Have you heard of a guy called Fred Shero?
No? Until recently, me neither. I’m not a big sports fan and Fred was a hugely successful Canadian NHL player and coach with a string of many hundreds of wins and numerous awards and accolades to his name. Pretty good going, but it’s not his sports record that I admire.
What I love Fred for is something that he once said:
“Success is not the result of spontaneous combustion. You must first set yourself on fire.”
Reading that sent lightning bolts through my spine, as there have been many times in my life when I’ve been sitting back, subconsciously waiting for the world to bring me the success I thought I wanted. To be completely honest with you, even now I sometimes find myself expecting someone else to ‘set fire’ to me, waiting for spontaneous combustion rather setting myself on fire and finding my own success.
I have to catch myself when I slip into that way of thinking before it sets in, because Fred’s absolutely right.
People all too often wait for success to happen to them. “If only it would fall into place…”, “Surely someone will discover who I am and what I can do soon…” or “Just a little while longer and it’ll all come good…” are examples of the things we say while we’re waiting for success to come along.
Of course, the big thing I’ve come to learn is that it doesn’t work that way. Finding success – real success – isn’t a passive thing. It’s not something that happens to you like watching a movie or getting your hair cut. Finding success is something that happens in you.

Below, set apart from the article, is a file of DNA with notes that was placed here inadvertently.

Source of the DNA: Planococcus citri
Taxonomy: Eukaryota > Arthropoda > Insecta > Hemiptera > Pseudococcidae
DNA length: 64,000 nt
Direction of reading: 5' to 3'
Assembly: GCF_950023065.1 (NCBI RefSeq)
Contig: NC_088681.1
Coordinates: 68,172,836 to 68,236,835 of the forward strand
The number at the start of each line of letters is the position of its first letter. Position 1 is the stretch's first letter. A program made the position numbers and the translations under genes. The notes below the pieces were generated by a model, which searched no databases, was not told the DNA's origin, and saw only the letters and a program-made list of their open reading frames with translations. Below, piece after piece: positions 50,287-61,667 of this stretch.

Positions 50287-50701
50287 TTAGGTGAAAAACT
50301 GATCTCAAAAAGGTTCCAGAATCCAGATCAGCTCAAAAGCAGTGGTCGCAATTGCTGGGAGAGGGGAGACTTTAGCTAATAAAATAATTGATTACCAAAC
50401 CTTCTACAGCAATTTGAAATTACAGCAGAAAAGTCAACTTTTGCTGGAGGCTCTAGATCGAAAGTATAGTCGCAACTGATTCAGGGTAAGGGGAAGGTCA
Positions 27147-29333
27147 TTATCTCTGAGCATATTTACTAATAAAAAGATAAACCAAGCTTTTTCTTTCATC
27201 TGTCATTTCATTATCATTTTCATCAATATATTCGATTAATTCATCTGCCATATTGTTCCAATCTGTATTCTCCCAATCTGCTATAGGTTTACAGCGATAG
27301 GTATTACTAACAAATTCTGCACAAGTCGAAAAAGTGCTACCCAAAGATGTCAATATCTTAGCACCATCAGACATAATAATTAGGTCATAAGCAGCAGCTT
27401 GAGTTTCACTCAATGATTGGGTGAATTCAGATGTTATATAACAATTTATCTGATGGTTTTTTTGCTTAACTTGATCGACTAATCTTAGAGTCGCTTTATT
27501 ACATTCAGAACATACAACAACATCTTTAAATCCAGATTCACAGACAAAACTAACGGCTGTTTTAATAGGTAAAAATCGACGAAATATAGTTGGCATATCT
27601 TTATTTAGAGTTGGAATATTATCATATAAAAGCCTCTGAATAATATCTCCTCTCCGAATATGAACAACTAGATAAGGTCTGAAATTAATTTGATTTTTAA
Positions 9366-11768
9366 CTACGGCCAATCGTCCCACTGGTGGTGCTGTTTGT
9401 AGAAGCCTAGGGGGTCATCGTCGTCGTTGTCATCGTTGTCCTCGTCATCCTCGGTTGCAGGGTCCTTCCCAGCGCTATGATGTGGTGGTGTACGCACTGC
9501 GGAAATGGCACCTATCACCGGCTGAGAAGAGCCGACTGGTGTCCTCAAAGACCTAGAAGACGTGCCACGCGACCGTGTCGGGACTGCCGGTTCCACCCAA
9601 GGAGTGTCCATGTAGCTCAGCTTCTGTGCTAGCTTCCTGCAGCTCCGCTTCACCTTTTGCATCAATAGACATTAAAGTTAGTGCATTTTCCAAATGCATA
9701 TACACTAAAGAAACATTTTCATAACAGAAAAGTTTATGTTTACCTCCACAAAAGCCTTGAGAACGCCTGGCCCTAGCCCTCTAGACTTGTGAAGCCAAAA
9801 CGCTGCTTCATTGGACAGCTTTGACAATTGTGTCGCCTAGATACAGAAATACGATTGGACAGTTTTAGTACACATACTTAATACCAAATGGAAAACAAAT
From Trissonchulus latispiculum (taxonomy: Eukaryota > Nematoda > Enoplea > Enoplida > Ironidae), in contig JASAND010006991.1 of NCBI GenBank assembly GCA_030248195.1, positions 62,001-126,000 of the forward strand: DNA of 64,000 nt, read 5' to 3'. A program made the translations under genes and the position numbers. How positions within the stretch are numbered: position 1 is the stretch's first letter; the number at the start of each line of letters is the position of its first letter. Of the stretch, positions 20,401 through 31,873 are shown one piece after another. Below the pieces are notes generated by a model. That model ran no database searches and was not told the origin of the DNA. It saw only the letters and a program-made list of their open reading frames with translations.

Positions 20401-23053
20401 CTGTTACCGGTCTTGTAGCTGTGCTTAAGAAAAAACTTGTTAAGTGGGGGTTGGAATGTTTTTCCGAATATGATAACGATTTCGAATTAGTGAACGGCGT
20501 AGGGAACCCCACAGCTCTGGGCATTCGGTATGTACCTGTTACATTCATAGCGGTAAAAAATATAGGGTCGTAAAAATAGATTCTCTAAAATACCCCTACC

Here are 4 things for you to think about:
1. What does success look like to you?
What comprises success? How much of it is material? How much of it is emotional? How much of it is spiritual? Get specific about what success does and doesn’t mean to you.
2. Imagine yourself towards the end of your life
Picture yourself towards the end of your life as happy and content as you can be. What is it about that future you that tells you as clear as day that they’re happy and content? Picture yourself walking up to them and asking them what it is that allowed them to reach that point. What single piece of advice can they give you?
3. How focused are you on working on your success?
What are you willing to do to get the kind of success you want? What are you waiting for the world to deliver to you so that you can have that success?
4. Are you driving your success?
How would it be if you were driving that success rather than waiting for it? What changes do you notice in how you do things and how you feel about things?
I’m not suggesting for one minute that you can’t ask others, the world, the universe or whatever higher power you happen to believe in for help. I’m not even suggesting that you become wholly focused on working towards your success. That’s missing the point.
The point is that we humans tend to be focused on working towards happiness and success and assume that until it comes along we have to spend time being unhappy, suffering or struggling.
You don’t have to struggle…
The truth is that things happen much easier and more readily if we don’t struggle, suffer or assume unhappiness – the assumption that you need to struggle or fight for your success is a false one. Real success comes much easier and becomes more consistent when you operate straight from that place of success instead of assuming it’s out there in the world somewhere.
Go after what’s important to you and get going on all those shiny things you’d love to have, do and be in life, but recognise how much more pleasureable it’s going to be when you’re feeling happy and successful rather than unhappy and unsuccessful.
Fred got it right. Don’t wait for spontaneous combustion or for someone to set light to you. Dive into your own happiness and success, engage with those things and operate from a place where they’re real and present.
Don’t wait, set yourself on fire.